The Mandala Lab occupies the third level of Manhattan’s Rubin Museum of Art, which is largely focused on art and culture from the Himalayas region.
Designed by Brooklyn firm PRO, or Peterson Rich Office, the 2,700-square-foot (251-square-metre) gallery is described as an interactive space for social, emotional and ethical learning.
“The majority of the Rubin Museum galleries are designed for the display of artworks and objects,” said firm principals Nathan Rich and Miriam Peterson. “This new space is designed for collective experience.”
The Mandala Lab is named after the geometric diagrams used by Buddhist practitioners for spiritual guidance. The gallery’s exhibits and activities were influenced by five mental states, or kleshas, that cloud people’s understanding: pride, attachment, envy, anger and ignorance.
“Each activity aims to harness the power of difficult emotions and offer pathways to develop resilience, calmness and connection,” the team said.
“The Mandala Lab aims to offer tools and new perspectives for coping with the day-to-day challenges and emotional burdens brought about by personal and societal complexities – all heightened by the Covid-19 pandemic,” the team added.
To design the space – which is rectangular in plan and has a helical, stone-and-metal staircase at its core – the team looked to the Sarvavid Vairochana Mandala for inspiration. This particular mandala depicts the Buddhist deity Vairochana sitting at the heart of four quadrants.
“Like a mandala, the Mandala Lab is divided into four quadrants pointing to the cardinal directions, with a main circular chamber – the centre of the mandala – represented by the Rubin Museum’s central spiral staircase,” the team said.
Each quadrant is dedicated to a specific theme and activity. Ideally, visitors begin in the south quadrant and then proceed to the west, north and east quadrants.
In the south quadrant, dubbed the Journey Portal, visitors are invited to recognise their “prideful” state of mind. This quadrant is fitted with a large mirror and vertical cylinders labeled with certain phrases. Guests are prompted to drop disks in the cylinders that they identify with.
In the north quadrant, one finds a rounded alcove with floor cushions and a site-specific installation by New York artist Palden Weinreb. Affixed to a dark backdrop, the disc-shaped sculpture rhythmically pulses with light and promotes regulated breathing.
“Visitors will engage in a collective, synchronised breathing activity, fostering a sense of community and engagement rather than separateness,” the team said.
Indirect lighting and acoustic dampening elements help guests feel serene and focused. The room is encircled by retractable mesh walls that provide a feeling of openness.
The same mesh material was used to partition other parts of the Mandala Lab, which is designed to feel more open than other galleries in the museum.
“The floor is deliberately more open and connected than the other five levels of the museum,” the team said.
“Individual spaces are separated from one another by a translucent scrim, allowing for interactive experiences that are physically distinct but visually interconnected.”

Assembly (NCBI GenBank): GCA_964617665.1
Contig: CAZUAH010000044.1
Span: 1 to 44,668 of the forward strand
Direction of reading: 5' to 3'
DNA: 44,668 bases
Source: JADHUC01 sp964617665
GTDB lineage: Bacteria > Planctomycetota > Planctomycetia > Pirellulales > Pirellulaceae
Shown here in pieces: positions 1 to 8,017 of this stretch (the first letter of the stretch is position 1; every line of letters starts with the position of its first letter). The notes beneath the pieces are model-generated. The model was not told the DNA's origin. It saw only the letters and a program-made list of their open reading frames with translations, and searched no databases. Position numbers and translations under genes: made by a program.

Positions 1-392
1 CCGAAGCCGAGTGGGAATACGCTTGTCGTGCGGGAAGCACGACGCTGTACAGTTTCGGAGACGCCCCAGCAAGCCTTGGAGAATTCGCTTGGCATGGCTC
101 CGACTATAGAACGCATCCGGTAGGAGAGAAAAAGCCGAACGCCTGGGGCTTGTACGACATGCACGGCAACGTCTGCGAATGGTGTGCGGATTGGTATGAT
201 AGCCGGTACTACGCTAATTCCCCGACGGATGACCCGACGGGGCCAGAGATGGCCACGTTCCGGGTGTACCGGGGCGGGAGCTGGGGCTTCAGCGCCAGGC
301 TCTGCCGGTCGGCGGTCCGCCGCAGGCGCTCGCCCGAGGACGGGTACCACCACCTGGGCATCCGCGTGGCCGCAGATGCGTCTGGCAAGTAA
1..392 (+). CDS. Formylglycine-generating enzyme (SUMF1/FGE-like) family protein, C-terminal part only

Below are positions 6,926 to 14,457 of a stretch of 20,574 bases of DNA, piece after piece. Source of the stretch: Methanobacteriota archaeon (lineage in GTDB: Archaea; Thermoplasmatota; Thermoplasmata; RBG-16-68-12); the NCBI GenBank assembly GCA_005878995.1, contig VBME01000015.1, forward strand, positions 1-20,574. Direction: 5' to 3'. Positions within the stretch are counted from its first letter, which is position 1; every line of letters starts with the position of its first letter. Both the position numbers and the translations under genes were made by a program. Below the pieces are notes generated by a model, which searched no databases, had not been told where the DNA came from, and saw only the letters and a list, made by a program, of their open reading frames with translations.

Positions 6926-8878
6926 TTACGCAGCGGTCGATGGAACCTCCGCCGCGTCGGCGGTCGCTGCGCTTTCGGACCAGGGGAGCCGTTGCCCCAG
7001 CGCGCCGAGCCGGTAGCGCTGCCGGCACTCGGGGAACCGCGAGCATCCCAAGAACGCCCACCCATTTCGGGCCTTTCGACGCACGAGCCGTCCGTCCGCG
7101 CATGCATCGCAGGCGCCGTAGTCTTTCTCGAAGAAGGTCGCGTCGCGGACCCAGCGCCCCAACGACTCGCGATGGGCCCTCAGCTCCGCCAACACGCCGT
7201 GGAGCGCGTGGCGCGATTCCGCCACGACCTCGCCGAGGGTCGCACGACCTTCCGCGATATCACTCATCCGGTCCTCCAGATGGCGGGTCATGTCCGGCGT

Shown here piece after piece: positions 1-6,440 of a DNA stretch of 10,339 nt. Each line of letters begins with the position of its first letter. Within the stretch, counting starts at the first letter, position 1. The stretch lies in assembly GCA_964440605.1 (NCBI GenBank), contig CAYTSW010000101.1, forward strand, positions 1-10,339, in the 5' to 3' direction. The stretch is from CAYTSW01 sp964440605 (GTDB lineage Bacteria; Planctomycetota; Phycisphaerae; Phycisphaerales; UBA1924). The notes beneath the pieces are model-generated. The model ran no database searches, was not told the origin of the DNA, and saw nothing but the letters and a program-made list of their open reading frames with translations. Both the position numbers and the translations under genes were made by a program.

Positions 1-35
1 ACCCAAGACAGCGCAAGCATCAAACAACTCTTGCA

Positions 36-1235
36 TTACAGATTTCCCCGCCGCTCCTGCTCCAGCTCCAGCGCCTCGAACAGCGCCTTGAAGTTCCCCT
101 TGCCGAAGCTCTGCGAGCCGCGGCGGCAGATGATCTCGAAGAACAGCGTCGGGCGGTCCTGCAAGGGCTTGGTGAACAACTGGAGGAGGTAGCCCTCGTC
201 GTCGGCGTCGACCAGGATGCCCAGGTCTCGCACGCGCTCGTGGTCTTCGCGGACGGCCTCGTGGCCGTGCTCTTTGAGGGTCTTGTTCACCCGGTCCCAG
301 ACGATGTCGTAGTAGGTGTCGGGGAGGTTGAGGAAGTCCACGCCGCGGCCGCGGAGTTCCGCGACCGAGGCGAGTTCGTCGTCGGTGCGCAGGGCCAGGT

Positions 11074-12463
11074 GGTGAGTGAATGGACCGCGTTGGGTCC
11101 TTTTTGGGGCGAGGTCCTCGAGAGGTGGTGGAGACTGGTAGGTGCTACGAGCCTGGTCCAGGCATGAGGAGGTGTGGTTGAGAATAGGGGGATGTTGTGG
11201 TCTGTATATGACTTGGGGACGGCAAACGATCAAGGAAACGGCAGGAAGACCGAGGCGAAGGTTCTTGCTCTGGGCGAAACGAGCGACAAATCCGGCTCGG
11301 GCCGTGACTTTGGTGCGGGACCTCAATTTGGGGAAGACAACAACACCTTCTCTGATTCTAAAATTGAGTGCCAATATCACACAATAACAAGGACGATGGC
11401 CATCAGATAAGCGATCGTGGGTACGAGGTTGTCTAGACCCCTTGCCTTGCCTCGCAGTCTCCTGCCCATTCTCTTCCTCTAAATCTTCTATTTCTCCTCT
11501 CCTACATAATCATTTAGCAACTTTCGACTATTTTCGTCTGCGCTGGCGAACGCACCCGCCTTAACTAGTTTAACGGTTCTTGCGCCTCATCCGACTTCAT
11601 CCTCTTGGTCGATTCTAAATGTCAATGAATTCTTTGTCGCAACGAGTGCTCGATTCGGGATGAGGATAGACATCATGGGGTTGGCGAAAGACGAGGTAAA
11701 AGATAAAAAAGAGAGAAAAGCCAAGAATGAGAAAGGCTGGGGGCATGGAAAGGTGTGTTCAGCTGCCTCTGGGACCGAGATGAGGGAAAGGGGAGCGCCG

In the east quadrant, eight different gongs are suspended over a long, water basin made of acrylic and walnut. Visitors are invited to contemplate the feeling of anger while they strike the instruments and lower them into the water, where the gongs’ humming sound dissipates.
“They will be challenged to keep the gong in the water until the surface is calm and their reflection is visible,” the team said.
In the west quadrant, a scent library is meant to demonstrate how the same stimuli can elicit many different reactions. A curved counter features six stations, each with a scent chosen by an artist and created by master perfumer Christophe Laudamiel.
Visitors can record their emotional response to each aroma and then watch short videos by the artists, who explain their personal memories associated with their chosen scent.
The west quadrant also serves as a flexible space for family and school programmes.
“In partnership with Emory University, the Rubin is developing a social, emotional and ethical learning curriculum, with the aim of helping children and youth self-regulate and manage stress during a critical period in their lives,” the team said.
The curriculum will also provide kids with tools to navigate change and their emotions.
PRO worked with a number of consultants while designing the gallery, including psychology professors, spiritual teachers and a sound healer. Artists involved in the project included British musician Peter Gabriel and visual artist Sanford Biggers.
Other projects by PRO include a renovated Brooklyn townhouse that features a large, slanted glass wall that is “tilted towards the sky”.
Architect: PRO (Peterson Rich Office)
Architecture team: Nathan Rich and Miriam Peterson (partners), Varook Kelekar, Peik Bennet Shelton, Alex Bodkin, Sarah Kasper
General contractor: Riverside Builders
Lighting design: Tim Holm
Creative technology: MediaCombo
Special fabrications: The New Motor
Basin design: City Aquarium
Consultants: Lila Davachi, Tracy A Dennis-Tiwary, John Dunne, Tom Froese, Samer Ghadry, Stuart Firestein, Mingyur Rinpoche and Ponlop Rinpoche
Artists: Laurie Anderson, Sanford Biggers, Tenzin Tsetan Choklay, Billy Cobham, Amit Dutta, Sheila E, Peter Gabriel, Dame Evelyn Glennie, Sarah Hennies, Christophe Laudamiel, Huang Ruo, Shivamani, Wang YaHui, Apichatpong Weerasethakul, Palden Weinreb, Bora Yoon
Rubin Museum team: Jorrit Britschgi, Tim McHenry, Jamie Lawyer, Brianne Muscente-Solga Becky Houran
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